IT’S OVER AT LAST — Hollywood’s annual celebrity super suck-up.

Each year the ritualistic Oscar observance seems to assume grander proportions. Stars are accustomed to agents and studio executives bowing and scraping year-round, but at Oscar time these legions of supplicants are joined by superstar designers, media barons, marketing gurus and other intruders.

If ours is truly a “celebrity culture,” as the pundits insist, then surely it comes to full flower during Academy Award week, an event that began as an insider cocktail party and semi-roast and has evolved into a weeklong orgy of narcissistic self-promotion.

This year, for the first time, there were signs of scaling back, with most of the studios canceling their lavish post-Oscar parties. They decided that their sought-after celebrities, having marinated for five hours at the Shrine Auditorium and weathered the gantlet at the Governors’ Ball and Vanity Fair bash, were too washed out to be of further use when they finally staggered back toward Beverly Hills.

OVERALL OSCAR SPENDING, having risen exponentially year after year, also showed signs of leveling off this year, despite the closeness of most races.

And with strikes looming, industry leaders seemed to be asking that inevitable question: “How much is too much?”

To be sure, a few of the surviving social events surrounding the Academy Awards have become embedded in folklore. The Friday night dinner hosted by ICM’s Ed Limato displays old Hollywood elegance, with top stars sauntering across his rolling lawns. By contrast, Miramax’s jaunty exercise in self-parody has also become part of the scene, with stars each year cheerfully reading each other’s roles in exchange for the right to direct some barbs at the Weinsteins.

On the other hand, there’s a certain eerie resonance to Wolfgang Puck’s decision to close the doors of his Sunset Strip restaurant at Oscar time. There’s a new Spago now in Beverly Hills, but it was the old ramshackle one that housed the gala parties that began to outglitz the Oscar ceremony itself.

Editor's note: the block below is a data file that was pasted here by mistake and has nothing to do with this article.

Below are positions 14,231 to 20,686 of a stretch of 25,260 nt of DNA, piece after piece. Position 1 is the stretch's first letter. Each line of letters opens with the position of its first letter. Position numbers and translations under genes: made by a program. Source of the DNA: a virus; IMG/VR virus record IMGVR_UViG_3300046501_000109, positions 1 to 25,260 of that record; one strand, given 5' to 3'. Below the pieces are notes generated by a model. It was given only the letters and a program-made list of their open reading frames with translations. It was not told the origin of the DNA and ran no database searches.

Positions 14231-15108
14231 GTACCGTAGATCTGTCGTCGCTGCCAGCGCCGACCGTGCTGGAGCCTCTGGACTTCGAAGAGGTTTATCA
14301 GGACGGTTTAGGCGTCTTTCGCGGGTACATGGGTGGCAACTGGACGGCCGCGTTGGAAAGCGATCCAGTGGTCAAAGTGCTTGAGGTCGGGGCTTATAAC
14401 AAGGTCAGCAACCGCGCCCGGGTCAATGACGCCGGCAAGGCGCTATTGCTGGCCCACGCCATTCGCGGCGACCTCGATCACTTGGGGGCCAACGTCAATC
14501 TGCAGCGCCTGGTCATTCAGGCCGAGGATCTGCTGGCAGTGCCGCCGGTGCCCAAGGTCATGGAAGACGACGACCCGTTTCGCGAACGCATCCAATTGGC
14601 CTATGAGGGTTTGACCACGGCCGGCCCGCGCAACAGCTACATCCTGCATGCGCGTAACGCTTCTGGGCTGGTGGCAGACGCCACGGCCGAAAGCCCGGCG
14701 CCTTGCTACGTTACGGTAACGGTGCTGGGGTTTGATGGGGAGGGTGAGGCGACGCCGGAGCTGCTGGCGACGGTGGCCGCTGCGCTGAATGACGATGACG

That’s because Irving Lazar, the bantam-sized agent with a genius for self-promotion who represented everyone from Bogart to Hemingway, decided to create the mother of all Oscar parties.

The first beneficiary of his decision was Puck, then a hyper-kinetic Austrian still in his mid-30s who had begun to make a name for himself cooking, of all things, pizza. Of course, Puck was a gifted self-promoter, too: His so-called “Jewish pizza” embraced smoked salmon, creme fraiche and chives, in addition to the obligatory dollop of caviar (it was more like a mini dollop).

Lazar, who disdained the nickname “Swifty,” was adept at courting journalists while appearing to turn them away. In the heyday of his Oscar parties, his room would be decorated by the likes of Cary Grant and Jimmy Stewart, Walter Cronkite and Andy Warhol, Barbra Streisand and George Burns.

Of course, many of his guests would merely pop in after the Oscar show rather than sitting through the laborious dinner, but one could sense the magnitude of each celebrity arrival by the screams emanating by the crowds hanging outside the restaurant — a sort of “Day of the Locust” wail of recognition.

THE AUGUST LEADERS OF the Academy were becoming increasingly indignant that Swifty got more attention than their Oscar show, but the stalwart agent continued his parties well into his 80s. Toward the end, his guest list was growing distinctly geriatric. “I prefer to watch the show at the Motion Picture Home,” Billy Wilder once quipped.

Spago itself had also become rickety. It was always an unlikely celebrity haunt, noisy and cramped, with uniquely uncomfortable chairs.

But Puck was an energetic host, and his maitre d’ and reservation girls would assiduously study Daily Variety to ensure that industry figures would be seated in strict accordance to their stature of the moment. A waiter could always be counted on to bestow a surprise dish at the tables of the favored few — “Wolfie wants you to have this,” he would say.

The “gift” from Wolfie, of course, would customarily appear on the bill, if you happened to study it carefully. But no one complained. It was regarded as an honor simply to get a reservation, and one didn’t ever dare mention an overcooked dish or bloated tab.

With Spago getting old along with Swifty, Graydon Carter shrewdly pre-empted his celebration, moving it to Morton’s, where Vanity Fair’s party grew bigger, somewhat younger and vastly more frenetic. Indeed, the Morton’s site quickly proved to be an even greater traffic nightmare than its predecessor, as though gaining entry to the vaunted event should rightly entail a degree of self-sacrifice.

This was, after all, where the action was — not downtown.

Until, that is, a real Oscar winner happened to arrive clutching a statuette, with onlookers gawking in amazement, as though recalling, for one brief moment, that the evening wasn’t about Armani or Harry Winston; not about Wolfie or Jewish pizza; not even about Swifty or Graydon.

It’s all about those statuettes, stupid.

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